HDTVs vulnerable to hack attacks
Hackers can potentially use Internet-connected HDTVs to infiltrate malware into home networks, according to a new report.
This is the season to give gifts like big screen HDTVs, but hold on. Hackers can potentially use Internet-connected HDTVs to infiltrate malware into home networks, according to a new report.
Tests conducted on a range of inter-connected TVs found a security flaw in the kit of an unspecified manufacturer, according to Mocana, a maker of security software for smartphones. The firm does not elaborate on the firm involved or the security weakness, at least until the company releases a fix.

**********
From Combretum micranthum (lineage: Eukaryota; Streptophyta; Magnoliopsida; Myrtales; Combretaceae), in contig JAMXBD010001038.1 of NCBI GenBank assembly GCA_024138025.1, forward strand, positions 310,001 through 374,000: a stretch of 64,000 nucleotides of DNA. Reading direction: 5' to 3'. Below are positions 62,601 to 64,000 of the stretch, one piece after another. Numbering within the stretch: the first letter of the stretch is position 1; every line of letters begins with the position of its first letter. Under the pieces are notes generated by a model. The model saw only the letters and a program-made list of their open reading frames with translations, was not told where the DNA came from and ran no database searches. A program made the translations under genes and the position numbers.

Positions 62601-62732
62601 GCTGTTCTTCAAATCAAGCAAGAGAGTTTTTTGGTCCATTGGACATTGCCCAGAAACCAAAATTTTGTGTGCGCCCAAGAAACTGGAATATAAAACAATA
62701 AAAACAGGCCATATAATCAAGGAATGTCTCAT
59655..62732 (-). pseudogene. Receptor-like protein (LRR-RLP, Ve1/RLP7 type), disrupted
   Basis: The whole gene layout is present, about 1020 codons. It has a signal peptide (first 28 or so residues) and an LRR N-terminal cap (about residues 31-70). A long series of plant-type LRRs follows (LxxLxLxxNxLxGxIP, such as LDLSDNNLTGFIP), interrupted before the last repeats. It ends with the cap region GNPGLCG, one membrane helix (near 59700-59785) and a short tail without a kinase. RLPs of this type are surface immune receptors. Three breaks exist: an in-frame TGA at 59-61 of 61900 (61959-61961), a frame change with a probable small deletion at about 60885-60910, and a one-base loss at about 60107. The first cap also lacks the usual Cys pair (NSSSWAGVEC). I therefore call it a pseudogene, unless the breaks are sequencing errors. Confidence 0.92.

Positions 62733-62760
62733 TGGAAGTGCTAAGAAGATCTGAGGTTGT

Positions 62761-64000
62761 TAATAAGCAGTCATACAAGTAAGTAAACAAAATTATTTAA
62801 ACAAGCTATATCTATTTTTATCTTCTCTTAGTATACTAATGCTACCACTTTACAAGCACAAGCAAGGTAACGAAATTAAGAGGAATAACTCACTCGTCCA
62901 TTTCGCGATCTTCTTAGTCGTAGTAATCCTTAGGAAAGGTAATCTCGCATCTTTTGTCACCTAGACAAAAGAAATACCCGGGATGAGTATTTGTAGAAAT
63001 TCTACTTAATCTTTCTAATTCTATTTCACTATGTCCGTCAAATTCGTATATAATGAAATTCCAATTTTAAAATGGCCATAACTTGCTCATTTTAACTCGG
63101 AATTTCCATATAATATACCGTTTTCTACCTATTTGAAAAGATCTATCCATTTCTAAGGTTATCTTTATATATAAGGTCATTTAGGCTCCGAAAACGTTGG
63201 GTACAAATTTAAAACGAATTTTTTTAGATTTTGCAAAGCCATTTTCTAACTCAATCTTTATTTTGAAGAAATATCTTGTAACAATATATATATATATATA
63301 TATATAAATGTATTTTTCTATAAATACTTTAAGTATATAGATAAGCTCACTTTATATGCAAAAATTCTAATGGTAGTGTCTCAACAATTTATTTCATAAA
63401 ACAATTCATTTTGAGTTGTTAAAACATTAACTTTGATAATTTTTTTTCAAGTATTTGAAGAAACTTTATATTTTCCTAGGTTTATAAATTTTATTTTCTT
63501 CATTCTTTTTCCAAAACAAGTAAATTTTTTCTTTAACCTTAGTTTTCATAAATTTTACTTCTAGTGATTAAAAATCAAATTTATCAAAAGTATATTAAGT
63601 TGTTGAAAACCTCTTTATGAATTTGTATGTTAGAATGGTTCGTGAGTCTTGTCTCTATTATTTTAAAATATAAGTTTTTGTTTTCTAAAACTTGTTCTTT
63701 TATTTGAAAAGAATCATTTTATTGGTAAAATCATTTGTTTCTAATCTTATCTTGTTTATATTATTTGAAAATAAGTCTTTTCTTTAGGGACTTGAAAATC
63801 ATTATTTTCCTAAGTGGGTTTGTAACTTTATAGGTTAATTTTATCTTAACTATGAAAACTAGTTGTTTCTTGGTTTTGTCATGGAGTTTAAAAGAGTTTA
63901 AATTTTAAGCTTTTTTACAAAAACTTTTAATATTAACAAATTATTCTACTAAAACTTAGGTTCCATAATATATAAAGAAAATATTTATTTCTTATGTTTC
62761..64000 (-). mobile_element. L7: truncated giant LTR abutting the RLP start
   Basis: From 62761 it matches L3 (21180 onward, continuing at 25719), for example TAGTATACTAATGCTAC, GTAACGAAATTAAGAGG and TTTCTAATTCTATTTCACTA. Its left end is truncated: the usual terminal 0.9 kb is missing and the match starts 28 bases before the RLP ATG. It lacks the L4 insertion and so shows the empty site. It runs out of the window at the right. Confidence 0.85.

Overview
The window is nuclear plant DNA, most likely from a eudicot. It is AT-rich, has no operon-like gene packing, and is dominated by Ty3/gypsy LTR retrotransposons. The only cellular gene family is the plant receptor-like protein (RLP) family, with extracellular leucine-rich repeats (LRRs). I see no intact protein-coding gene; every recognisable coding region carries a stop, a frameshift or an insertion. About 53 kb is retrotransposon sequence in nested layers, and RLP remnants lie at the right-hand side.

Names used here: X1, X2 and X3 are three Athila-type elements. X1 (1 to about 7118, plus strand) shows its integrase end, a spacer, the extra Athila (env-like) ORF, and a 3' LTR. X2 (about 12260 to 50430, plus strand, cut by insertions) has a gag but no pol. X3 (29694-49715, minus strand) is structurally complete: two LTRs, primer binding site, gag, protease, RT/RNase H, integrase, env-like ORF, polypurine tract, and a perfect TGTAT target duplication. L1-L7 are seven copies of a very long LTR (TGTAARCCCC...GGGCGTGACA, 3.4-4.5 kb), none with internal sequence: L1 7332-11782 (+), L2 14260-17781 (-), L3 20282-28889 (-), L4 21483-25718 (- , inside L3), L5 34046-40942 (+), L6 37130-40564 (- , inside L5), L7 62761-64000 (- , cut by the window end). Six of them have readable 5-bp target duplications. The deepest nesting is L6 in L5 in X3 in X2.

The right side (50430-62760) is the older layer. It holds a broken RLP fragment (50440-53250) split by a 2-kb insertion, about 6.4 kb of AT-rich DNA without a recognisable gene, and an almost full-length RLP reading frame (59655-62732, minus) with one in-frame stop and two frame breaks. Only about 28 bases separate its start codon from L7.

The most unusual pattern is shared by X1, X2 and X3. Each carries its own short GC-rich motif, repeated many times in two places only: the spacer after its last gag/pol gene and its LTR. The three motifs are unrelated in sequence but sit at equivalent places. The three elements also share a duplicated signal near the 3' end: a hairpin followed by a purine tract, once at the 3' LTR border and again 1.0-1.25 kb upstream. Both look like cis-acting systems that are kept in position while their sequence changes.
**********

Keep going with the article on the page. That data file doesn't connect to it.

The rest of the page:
The security bug is a way to hack into consumers’ home network and potentially intercept and redirect internet traffic to and from the HDTV to mount phishing scams, gain access to backend services from third-party organizations (such as video streaming) or monitor and report on consumers’ private Internet usage habits, Mocana officials said.
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After almost a decade of uncertainty, the confidence of plant floor managers is soaring. Even with a number of challenges and while implementing new technologies, there is a renewed sense of optimism among plant managers about their business and their future.
The respondents to the 2014 Plant Engineering Salary Survey come from throughout the U.S. and serve a variety of industries, but they are uniform in their optimism about manufacturing. This year’s survey found 79% consider manufacturing a secure career. That’s up from 75% in 2013 and significantly higher than the 63% figure when Plant Engineering first started asking that question a decade ago.